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I am on pset5 and have completed the check and load functions. However, with the unload function I am having trouble understanding how to visualize it. As suggested in the walkthrough, I tried to implement the recursion method but I do not understand how that can work. So, we are on the root node with 27 elements in the children array. We point at one of the elements and check if they are NULL. If not, then we apply recursion. What I do not understand is how do we reach the children array of the first children element of the root node with recursion? When we apply recursion, to me, it seems that we keep checking if the same element of the root node is NULL or not but how does that help since we need to reach inside the children element of all the subsequent nodes and free them?

This is my code for the unload function. However, I keep running into an error with valgrind. It says that I have accessed 8 bytes of memory that is not mine.

void delete_node (node *trie)
{
  for (int i = 0; i < 27; i++)
  {
    if (trie -> children[i] != NULL)
    {
        delete_node(trie -> children[i]);
    }
  free(trie);
  }
}

bool unload(void)
{
  node * trav = root;
  delete_node(trav);
  return true;
}

Brief explanation of my code the way I get it. Please correct me if there is something wrong with it - Create a function to free nodes and run it through all the children of the node. If the children is not NULL, call it recursively till you reach a children element that is NULL. Then free it. (If not NULL, keep calling recursively, else if NULL, then free it). Call the function in unload and, using traversal pointer, free all the nodes and return true.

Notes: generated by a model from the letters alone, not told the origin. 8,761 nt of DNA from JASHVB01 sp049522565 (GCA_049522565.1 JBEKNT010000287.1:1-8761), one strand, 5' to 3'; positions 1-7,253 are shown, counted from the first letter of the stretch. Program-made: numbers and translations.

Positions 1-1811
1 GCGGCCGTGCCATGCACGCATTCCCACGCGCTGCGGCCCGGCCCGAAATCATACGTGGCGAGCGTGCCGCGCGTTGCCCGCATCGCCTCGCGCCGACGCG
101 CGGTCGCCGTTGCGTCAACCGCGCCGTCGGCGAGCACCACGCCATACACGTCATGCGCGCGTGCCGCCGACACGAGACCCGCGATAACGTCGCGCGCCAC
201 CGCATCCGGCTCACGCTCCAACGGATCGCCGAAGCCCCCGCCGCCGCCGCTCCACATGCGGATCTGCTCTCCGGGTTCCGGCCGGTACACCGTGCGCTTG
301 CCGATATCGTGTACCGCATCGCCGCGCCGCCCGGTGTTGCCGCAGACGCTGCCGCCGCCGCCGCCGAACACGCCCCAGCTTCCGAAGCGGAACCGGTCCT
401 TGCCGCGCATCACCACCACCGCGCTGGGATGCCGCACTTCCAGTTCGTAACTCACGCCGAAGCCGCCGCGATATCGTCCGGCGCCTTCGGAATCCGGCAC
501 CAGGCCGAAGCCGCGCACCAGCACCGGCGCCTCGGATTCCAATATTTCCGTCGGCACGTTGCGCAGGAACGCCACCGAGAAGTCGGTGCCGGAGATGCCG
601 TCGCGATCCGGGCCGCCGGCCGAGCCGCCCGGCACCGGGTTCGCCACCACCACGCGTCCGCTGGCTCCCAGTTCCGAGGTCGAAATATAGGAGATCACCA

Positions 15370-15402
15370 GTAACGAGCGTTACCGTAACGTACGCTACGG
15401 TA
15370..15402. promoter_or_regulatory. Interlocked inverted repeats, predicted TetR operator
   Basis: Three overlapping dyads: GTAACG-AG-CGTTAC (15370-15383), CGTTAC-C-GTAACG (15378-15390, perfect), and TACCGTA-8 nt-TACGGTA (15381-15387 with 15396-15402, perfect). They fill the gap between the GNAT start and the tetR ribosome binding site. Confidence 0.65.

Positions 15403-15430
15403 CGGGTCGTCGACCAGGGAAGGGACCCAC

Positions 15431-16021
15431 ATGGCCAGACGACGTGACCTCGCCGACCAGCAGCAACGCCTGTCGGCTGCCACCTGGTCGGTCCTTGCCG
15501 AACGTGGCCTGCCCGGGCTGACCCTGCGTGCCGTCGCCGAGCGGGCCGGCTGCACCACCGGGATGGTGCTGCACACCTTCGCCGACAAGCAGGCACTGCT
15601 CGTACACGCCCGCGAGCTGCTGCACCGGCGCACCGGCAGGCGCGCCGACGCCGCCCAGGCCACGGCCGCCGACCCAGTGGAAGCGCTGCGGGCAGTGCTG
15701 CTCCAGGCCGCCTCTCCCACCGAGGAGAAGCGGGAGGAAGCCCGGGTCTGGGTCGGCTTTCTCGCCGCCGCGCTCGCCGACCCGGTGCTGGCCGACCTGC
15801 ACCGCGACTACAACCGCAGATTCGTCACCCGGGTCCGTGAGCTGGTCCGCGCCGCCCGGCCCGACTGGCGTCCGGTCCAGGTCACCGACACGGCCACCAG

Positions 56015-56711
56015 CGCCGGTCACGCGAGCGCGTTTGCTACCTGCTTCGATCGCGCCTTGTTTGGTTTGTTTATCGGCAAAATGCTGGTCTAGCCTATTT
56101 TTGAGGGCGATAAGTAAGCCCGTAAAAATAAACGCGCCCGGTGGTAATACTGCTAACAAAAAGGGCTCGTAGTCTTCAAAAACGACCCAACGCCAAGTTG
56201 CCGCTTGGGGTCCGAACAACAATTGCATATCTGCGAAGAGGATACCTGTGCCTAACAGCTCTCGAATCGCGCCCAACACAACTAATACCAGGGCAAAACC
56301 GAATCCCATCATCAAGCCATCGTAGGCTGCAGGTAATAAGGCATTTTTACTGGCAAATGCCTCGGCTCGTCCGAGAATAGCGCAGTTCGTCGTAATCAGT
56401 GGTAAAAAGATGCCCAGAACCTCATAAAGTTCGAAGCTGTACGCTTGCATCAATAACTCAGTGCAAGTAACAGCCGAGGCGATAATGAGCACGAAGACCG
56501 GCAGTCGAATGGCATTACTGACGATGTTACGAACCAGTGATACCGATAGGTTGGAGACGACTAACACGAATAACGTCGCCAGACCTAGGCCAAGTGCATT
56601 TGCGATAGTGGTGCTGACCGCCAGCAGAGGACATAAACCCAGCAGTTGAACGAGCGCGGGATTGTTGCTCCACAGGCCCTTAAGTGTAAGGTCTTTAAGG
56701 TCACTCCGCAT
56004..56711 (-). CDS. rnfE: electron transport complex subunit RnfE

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You've essentially explained it, but let's try again. Let's assume the recursive function is named unld(). It starts at the root node. When the first non-null child is found, unld(child-1) is called. This saves the current state of all the vars and memory for the original execution of unld(root) and opens a new copy of unld with all new vars. It will then look for the first child of child-1. If there is a child, i.e., a grandchild of root, then it will step down into that level, and will keep going until it gets to the bottom. When the recursion gets to the bottom, where there are no more descendants, (and assuming it is correctly written), then unld(last-descendant) will free last-descendant.

At this point, the recursion will return, or move back up one level. At this level, unld will move to the next child at this level. If it's not null, it will call unld for the non-null child and again cycle down to the bottom. If null, it will keep moving through the children at that level until all have been cleared. Once all the children are cleared, it will then return up one level and continue the process. This goes on until the process returns to the root node. Having cleared all the branches out, it will then free node and the process ends.

A good visual is this. Draw the tree out on paper. Now, place your pencil on the paper to the left of the root node. Next, without lifting the pencil, draw a single, continuous line along the tree. Stay as close to the tree as possible, moving down the left side, then up in between nodes and down again between leaves and branches. By doing this, the line will pass every node.

As the pencil line passes each node while moving UP, that node would be deleted by the program. This demonstrates the progression of the recursion.

If this answers your question, please click on the check mark to accept. Let's keep up on forum maintenance. ;-)

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  • I have written my code for the unload function after understanding your explanation but valgrind seems to keep running into errors. Is there something wrong with the code? – Naomi May 19 '18 at 8:19
  • There's something still wrong somewhere, but I have no idea where. The results of valgrind would be helpful. It probably tells you how to get expanded results by adding a flag to the valgrind command. Have you done that? – Cliff B May 19 '18 at 19:35
  • I have and it says that I am accessing 8 bytes that are not mine. – Naomi May 20 '18 at 16:39
  • Does it say where? Can you post the valgrind result? – Cliff B May 22 '18 at 5:11

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